|10 TON||$190 – $270||$60 – $120|
What is the Average Cost of a Kinetic Log Splitter?
The average price you can expect to pay for a new kinetic log splitter is $1900 while you’ll only pay $900 for a used kinetic log splitter.
Finding pricing information for kinetic splitters is a bit more difficult since there are relatively few kinetic log splitters on the market. It is a newer technology that offers some benefits like faster cutting and less fuel consumption.
|KINETIC LOG SPLITTER||NEW||USED|
What is the Average Cost of a 3-Point Hydraulic Tractor Lot Splitter?
The average cost of a 3-point hydraulic log splitter is $1950 for a new one and only $700 for a used model.
Quality 3-point splitters for tractor hydraulics are harder to find as it appears they either sell very well (used) or are not sold by the original owner very often.
|3-POINT TRACTOR HYDRAULIC LOG SPLITTER||NEW||USED|
|22 TON||$1800 – $2500||$900|
What is the Average Cost for a PTO (Power Take Off) Log Splitter?
The average cost for a new PTO (screw style) log splitter is $700 and a used PTO log splitter is about $400.
|PTO LOG SPLITTER||NEW||USED|
|NO POWER RATING||$700||$400|
What’s the Average Cost of a Skid Steer Log Splitter?
The average price you’ll pay for a new skid steer log splitter is $2780. If you’re looking for a used skid steer log splitter then the budget will be $1000 – $1500 for a 40 ton splitter or well about $1360 overall .
Skid steer log splitters come in a variety of styles that both look and operate very differently from one another. Some models have a blade with advanced tree-processing abilities while others simply have a hydraulic cylinder on one end with a wedge on the other.
As a result, prices for skid steer log splitters can vary significantly.
|SKID STEER LOG SPLITTER||NEW||USED|
|40 TON||N/A||$1000 – $1500|
|N/A TON RATING||N/A||$950|
|N/A TON RATING||N/A||$1500|
|N/A TON RATING||N/A||$1750|
What’s the Average Price for Building Your Own (DIY) Log Splitter?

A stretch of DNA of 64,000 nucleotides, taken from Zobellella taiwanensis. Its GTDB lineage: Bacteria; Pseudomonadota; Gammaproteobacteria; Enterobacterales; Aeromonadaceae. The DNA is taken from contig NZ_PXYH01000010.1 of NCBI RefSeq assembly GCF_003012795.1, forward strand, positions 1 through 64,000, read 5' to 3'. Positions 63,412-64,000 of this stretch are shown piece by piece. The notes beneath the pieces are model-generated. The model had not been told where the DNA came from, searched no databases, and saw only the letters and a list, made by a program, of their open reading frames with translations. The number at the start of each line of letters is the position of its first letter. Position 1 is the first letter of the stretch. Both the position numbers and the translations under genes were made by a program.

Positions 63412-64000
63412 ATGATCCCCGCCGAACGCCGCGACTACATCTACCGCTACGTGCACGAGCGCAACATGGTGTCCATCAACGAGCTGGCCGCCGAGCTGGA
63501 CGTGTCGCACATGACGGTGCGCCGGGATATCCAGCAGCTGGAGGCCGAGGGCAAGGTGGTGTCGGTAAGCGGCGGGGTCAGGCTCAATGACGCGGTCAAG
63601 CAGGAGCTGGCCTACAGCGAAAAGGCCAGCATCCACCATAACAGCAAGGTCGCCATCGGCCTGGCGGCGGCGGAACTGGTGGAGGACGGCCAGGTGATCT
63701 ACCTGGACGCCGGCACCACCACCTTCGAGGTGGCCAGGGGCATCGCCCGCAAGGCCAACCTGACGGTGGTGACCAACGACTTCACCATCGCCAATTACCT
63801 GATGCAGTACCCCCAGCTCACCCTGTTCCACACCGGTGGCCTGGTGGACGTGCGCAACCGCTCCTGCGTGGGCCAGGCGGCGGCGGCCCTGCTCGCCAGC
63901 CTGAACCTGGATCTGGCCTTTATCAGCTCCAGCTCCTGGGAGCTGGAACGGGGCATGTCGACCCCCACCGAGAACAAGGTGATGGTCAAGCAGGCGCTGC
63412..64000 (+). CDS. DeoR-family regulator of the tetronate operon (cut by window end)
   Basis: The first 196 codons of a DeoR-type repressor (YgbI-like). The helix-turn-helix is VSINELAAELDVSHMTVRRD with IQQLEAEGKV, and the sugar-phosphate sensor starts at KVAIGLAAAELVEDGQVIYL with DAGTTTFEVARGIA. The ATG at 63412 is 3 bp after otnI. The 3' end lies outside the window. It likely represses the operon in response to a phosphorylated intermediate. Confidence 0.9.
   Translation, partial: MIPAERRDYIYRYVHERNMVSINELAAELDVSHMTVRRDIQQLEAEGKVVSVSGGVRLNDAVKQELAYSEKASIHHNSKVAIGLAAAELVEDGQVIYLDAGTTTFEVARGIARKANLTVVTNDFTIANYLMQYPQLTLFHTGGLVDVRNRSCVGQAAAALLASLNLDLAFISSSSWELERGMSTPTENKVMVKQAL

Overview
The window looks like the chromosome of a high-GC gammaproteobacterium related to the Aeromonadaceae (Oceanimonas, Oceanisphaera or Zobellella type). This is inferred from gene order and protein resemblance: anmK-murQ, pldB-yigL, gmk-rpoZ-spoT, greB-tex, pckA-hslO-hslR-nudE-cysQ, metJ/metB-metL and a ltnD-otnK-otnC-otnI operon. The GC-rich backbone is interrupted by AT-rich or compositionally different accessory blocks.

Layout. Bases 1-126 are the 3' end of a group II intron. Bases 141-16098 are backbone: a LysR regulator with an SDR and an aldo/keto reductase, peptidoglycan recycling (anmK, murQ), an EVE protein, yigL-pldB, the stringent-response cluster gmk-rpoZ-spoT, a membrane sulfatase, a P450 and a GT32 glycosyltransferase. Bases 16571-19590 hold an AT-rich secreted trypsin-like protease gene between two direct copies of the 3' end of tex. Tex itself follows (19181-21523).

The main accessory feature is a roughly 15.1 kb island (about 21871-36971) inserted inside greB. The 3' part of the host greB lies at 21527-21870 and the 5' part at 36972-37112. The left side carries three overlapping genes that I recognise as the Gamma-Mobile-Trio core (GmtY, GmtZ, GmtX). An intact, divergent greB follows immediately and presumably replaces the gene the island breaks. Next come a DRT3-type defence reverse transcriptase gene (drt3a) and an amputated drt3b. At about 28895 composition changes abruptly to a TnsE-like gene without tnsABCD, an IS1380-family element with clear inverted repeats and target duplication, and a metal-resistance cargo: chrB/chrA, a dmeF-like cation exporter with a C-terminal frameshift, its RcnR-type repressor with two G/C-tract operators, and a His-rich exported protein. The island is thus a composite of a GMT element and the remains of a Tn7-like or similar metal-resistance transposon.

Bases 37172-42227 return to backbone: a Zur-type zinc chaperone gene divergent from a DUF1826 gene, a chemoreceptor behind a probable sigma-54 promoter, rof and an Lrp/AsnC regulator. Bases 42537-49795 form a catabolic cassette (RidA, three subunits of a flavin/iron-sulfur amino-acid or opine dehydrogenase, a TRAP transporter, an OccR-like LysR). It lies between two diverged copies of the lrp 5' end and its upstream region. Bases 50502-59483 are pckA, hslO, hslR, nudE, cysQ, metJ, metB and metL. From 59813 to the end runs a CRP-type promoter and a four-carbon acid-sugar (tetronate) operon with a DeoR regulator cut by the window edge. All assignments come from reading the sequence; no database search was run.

Making your own log splitter can cost you as little as $400 for a safe, effective design, or more than $5000 for a very powerful, commercial-style unit. For a very simple design that utilizes a commercially available small bottle jack, the out-of-pocket costs can be as little as the cost for the jack, or around $60.
Many advantages are gained by making your own log splitter (like the ability to install large wheels and a wide base for safe and very stable highway travel) but you’ll have to love working with your hands.
You’ll also need tools and machines that allow for cutting steel, welding and more.
It’s important to note that making your own log splitter doesn’t mean it will be necessarily less expensive or more effective, or easier to use.
The example in the photo shows a splitter that needs to be pumped by hand (since it’s powered by an automotive bottle jack). It’s also very slow and cannot handle very large logs. Still, it took a very long time to make.
That said, for a cost of $60 for the jack, and potentially no other costs (if you have metal in your shop and don’t equate your time with money), you may find this option works for you.
You can also buy (there are even free versions of) plans and diagrams for making your own log splitter.
For the low cost of $19 you can get your own plans!
Click the image of the splitter above to get your own DIY splitter plans!
What is the Average Cost of Renting a Powerful Log Splitter?